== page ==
Improved relations between the US and Cuba may, in fact, result from the historic meeting of President Barack Obama and Cuban President Raul Castro. It remains to be seen just what our country is willing to give up, or let slide, in the name of diplomatic camaraderie.
US Congressman Jim McGovern, who represents Worcester and has long pushed for normalized relations with Cuba, has accompanied Obama, and sounds an optimistic tone over what the future holds between our two countries.
Let it not be forgotten, however, that Rome still burns. Only this Rome is the Middle East, and while attention has turned to what could be with Cuba, we still face what is in the MidEast. Historic instability in that region poses a constant threat to the countries caught in the middle of civil wars, but the threat to our own shores cannot, and should not, be minimized.
Terrorism, of course, is the familiar and easy target. We remain fearful of attempts by radical groups to carry out devastating and murderous attacks in the US and abroad. The world received a deadly reminder of the threat of terrorism with this week’s attacks in Brussels. We do, however, see merit in the opinion of Kenneth Pollack, senior fellow in the Center for Middle East Policy, as outlined in an article earlier this month from Brookings writer Ian Merritt. He referenced a report by Pollack, jointly published by Brookings and the Atlantic Council, in which Pollack suggests the US should reengage the MidEast.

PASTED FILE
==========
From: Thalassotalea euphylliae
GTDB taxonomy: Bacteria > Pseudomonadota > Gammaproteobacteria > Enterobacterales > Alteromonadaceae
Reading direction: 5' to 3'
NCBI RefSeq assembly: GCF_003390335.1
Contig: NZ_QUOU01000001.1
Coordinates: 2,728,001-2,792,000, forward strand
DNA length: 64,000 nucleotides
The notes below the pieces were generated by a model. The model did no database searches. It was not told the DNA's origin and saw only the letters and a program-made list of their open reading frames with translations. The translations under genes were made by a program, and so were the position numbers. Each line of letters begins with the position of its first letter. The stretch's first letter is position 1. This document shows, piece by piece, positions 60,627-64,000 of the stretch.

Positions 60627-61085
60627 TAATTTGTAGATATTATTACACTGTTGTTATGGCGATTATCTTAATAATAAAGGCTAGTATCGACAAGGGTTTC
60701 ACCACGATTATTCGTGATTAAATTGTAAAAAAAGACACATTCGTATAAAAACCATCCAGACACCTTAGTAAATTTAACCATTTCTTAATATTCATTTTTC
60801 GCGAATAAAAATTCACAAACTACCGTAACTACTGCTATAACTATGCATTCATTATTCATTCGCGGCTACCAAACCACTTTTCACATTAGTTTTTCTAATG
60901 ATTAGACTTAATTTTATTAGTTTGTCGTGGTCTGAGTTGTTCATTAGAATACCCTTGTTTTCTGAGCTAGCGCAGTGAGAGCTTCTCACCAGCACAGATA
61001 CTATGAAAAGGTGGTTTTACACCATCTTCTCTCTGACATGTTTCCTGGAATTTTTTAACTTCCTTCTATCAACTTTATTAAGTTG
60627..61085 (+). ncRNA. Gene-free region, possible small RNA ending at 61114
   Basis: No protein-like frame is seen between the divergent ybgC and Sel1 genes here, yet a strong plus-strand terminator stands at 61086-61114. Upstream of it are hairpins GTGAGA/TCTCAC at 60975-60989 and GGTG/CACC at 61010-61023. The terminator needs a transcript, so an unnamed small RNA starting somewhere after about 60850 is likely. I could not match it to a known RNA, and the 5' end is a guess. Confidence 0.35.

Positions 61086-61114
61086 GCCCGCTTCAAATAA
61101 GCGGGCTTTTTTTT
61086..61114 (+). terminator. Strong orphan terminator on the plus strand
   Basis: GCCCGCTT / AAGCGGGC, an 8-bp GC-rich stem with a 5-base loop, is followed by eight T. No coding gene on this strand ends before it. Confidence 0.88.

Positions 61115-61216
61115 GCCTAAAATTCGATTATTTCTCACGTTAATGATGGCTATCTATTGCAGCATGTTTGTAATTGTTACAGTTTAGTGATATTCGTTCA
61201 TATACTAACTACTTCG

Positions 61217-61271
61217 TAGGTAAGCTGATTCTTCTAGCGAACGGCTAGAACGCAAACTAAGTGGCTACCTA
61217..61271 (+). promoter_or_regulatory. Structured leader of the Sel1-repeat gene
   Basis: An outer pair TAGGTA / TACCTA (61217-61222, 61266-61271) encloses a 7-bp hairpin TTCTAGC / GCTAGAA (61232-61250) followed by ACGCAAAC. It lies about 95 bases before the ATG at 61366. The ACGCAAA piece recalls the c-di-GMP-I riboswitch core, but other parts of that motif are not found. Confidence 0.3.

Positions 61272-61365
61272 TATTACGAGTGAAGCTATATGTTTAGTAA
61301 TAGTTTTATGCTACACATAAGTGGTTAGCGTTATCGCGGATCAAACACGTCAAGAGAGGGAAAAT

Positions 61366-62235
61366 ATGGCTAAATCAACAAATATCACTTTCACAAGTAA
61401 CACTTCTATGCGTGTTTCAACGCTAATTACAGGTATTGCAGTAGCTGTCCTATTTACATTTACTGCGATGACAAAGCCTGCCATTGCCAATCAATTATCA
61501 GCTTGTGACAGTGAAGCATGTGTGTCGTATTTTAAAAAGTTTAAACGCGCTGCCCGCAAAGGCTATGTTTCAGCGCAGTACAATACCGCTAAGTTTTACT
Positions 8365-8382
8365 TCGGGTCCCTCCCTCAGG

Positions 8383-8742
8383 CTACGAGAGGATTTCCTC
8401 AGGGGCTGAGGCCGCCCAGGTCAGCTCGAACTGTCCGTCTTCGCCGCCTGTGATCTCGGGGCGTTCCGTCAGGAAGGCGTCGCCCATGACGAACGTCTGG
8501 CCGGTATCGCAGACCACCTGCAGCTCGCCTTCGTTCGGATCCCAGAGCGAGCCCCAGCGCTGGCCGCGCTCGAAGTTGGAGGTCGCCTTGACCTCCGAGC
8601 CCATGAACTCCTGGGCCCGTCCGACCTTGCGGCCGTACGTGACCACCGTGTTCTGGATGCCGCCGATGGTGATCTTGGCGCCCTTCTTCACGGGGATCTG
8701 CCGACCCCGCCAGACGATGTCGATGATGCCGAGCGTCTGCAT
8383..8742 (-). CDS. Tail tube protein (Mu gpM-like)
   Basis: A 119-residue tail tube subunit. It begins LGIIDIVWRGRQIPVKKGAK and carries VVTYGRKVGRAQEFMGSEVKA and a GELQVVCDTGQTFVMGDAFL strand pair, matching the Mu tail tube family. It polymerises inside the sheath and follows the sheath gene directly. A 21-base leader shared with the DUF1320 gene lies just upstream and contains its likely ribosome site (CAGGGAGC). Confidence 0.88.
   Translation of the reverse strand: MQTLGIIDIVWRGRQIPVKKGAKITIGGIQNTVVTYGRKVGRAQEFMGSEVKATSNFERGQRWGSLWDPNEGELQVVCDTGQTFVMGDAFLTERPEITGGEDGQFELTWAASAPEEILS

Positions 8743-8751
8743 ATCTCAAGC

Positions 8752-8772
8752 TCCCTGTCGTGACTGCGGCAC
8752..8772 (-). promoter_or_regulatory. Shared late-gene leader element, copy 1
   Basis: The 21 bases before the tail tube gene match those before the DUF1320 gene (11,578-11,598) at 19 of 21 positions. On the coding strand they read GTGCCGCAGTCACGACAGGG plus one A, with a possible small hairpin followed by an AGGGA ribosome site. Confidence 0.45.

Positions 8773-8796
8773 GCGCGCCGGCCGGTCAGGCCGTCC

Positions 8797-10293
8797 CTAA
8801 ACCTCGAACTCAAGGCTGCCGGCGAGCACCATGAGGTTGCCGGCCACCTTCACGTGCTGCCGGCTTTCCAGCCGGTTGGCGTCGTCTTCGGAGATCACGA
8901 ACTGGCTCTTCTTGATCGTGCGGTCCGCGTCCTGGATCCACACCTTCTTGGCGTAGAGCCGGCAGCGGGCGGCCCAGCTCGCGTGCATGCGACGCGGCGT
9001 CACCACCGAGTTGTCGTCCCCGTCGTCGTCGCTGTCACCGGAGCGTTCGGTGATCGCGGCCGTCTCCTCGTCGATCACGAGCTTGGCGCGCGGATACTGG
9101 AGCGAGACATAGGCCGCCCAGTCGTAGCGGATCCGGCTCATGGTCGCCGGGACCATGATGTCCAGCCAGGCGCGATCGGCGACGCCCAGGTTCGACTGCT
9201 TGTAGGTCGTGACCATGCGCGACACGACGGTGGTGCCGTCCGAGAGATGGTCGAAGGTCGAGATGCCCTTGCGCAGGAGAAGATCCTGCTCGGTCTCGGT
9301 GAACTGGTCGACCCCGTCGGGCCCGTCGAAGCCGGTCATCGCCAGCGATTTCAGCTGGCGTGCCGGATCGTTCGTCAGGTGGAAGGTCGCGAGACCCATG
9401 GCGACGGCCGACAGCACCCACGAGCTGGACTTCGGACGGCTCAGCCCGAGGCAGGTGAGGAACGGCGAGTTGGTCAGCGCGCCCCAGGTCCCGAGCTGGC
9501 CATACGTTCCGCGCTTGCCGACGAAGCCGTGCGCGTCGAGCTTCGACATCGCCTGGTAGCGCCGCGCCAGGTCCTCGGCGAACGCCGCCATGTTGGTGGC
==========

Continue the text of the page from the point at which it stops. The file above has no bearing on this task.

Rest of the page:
Pollack said, while ISIS is the central concern for the US, an overemphasis on counter-terrorism ignores the deeper root issues and in the MidEast. Pollack believes the US can play the role of peace-broker and help end the civil wars tearing apart so many families and lives in the MidEast.
To do this, however, we must be a country acting decisively, not tepidly. We must be strong, not weak; resolved, not unsure. For too long, our policy in the MidEast has seemed based on a fear of what might go wrong. That has turned out to be a self-fulfilling prophecy.
We must, instead, be convinced of what might go right. We cannot bow to enemies, but we cannot blow them off the face of the earth. Instead, we must show our might by taking sides, standing resolved, while at the same time attempting to negotiate not for what will shape our legacy, but what will advance our nation.
Our recent actions concerning the MidEast have either been to capitulate to an arrogant and treacherous enemy in Iran or to express a neutrality, such as with Israel, that threatens to undue alliances that took decades to form.
The hardest path forward in the MidEast is also the most dangerous. As Pollack notes, it will not be easy, and it will not come without cost. But consider the cost of inaction as civil war spreads throughout the region, more and more families flee to other countries, and ruthless dictators go unchecked and unchallenged.
All the lifted trade embargoes and travel restrictions with Cuba will mean nothing if we allow the fires in the MidEast to continue to burn. In the end, it will be the US and other countries that end up scorched.